Beijing is putting enormous effort into technological predominance – including through its military-civil fusion strategy aligning government, defence, industry and civil society – while the clock ticks on its ambition to integrate Taiwan into the mainland (forcibly if needed), which would likely spark direct military confrontation with the US. The West will need to compete with a Chinese state that is considerably stronger than Vladimir Putin’s Russia and which has securitised its entire industry sector. An effective and responsible combination of private sector and government capabilities must be brought to bear to deter conflict and, if required, win in modern war.
There has been an understandable tendency in the past to question the private sector’s involvement in conflict – not helped by the conduct of some private contractors in the Middle East since 2003 and the exorbitant costs of major weapons programs led by prime defence firms. There is a natural hesitance about the very idea of commercial profit from conflict and mercenary behaviour.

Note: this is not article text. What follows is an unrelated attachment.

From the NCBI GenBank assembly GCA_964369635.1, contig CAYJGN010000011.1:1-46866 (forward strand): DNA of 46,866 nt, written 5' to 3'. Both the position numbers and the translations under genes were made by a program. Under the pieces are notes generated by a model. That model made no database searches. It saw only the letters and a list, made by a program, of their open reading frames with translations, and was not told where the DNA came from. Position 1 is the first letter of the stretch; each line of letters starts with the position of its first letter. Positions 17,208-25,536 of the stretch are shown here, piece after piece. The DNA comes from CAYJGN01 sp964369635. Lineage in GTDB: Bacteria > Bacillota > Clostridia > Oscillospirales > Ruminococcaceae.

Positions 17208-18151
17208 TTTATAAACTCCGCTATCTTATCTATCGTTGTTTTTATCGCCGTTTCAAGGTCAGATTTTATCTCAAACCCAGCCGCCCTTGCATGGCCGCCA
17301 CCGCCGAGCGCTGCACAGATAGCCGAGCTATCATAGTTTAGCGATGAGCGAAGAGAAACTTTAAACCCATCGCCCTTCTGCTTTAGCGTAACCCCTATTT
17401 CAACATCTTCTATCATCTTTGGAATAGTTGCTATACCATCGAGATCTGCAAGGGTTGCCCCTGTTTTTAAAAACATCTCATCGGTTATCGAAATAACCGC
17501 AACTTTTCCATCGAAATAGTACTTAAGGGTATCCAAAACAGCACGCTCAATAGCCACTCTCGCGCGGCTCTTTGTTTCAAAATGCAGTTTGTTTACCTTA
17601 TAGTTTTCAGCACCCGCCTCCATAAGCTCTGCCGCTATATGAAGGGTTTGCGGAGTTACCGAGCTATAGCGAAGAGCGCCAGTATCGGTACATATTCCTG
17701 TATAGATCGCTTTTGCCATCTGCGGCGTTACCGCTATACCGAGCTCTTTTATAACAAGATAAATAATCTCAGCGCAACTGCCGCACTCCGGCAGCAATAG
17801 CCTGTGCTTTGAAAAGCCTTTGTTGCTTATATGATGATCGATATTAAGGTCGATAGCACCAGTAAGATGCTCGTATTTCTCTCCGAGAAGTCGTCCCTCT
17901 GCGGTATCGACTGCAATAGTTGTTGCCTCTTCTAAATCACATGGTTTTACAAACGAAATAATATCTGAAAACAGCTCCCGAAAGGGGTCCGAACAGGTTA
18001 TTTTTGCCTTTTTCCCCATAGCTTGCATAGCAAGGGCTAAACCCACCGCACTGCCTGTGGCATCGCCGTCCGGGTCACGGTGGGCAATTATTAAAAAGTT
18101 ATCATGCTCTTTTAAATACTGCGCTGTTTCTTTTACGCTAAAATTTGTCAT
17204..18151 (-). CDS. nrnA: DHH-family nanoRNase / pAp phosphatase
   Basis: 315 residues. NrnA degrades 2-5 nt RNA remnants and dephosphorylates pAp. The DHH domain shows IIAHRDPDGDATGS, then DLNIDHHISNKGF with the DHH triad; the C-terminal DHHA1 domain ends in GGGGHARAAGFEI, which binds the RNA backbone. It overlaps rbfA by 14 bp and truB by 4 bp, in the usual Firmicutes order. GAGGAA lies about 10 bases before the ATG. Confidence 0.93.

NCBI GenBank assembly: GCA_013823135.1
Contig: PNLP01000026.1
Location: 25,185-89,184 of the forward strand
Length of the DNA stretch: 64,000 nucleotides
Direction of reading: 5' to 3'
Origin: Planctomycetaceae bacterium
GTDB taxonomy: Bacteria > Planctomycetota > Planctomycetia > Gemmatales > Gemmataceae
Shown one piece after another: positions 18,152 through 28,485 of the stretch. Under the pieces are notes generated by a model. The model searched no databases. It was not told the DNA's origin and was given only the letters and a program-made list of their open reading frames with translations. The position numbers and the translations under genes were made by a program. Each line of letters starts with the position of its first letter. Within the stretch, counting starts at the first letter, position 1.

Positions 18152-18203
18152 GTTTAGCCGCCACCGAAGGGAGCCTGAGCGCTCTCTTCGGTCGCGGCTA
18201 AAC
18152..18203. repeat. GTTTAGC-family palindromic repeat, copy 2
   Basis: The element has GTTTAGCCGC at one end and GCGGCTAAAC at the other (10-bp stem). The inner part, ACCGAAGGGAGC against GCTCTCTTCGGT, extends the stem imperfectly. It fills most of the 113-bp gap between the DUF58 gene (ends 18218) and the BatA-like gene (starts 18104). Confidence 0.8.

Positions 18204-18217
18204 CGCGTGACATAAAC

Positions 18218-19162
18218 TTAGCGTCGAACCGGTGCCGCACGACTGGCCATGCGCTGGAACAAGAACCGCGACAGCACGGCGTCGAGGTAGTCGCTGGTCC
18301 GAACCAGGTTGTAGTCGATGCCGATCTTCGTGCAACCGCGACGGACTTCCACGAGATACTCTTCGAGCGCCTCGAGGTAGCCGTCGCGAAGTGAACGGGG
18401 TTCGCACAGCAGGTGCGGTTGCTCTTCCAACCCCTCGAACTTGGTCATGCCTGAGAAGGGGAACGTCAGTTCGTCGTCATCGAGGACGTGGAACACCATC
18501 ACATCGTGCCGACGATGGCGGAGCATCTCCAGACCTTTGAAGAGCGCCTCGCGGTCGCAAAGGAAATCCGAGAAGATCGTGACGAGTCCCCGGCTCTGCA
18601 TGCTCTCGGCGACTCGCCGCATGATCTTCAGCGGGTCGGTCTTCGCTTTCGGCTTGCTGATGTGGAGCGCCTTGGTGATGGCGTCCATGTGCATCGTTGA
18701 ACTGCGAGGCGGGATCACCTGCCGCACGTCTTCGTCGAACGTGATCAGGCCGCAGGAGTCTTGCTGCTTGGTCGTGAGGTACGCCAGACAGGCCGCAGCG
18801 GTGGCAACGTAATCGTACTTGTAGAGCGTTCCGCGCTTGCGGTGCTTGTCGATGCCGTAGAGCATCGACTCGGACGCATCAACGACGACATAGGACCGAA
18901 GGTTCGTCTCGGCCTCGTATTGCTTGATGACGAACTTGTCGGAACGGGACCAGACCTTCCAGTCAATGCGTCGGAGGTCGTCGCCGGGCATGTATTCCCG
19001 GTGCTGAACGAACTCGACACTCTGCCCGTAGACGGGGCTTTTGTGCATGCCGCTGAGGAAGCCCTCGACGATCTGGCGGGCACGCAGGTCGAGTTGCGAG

But there are good answers these days to this objection, not least that in an age in which connectivity and communication are everything, no country can afford to ignore the decisive role of commercial cyber, space and other technology providers.
It’s not just Starlink. IT company Palantir is providing a unique and secure software backbone to the Ukrainian government. Maxar and Planet Labs are supporting Ukraine with commercial satellite imagery.
Google has used its platform to enable alerts to UN resources for humanitarian purposes. Facebook owner Meta has blocked RT and Sputnik in Europe and fact-checks content on the conflict on its platform, and Microsoft has blocked Russian propaganda and is helping detect and advise on cyber attacks.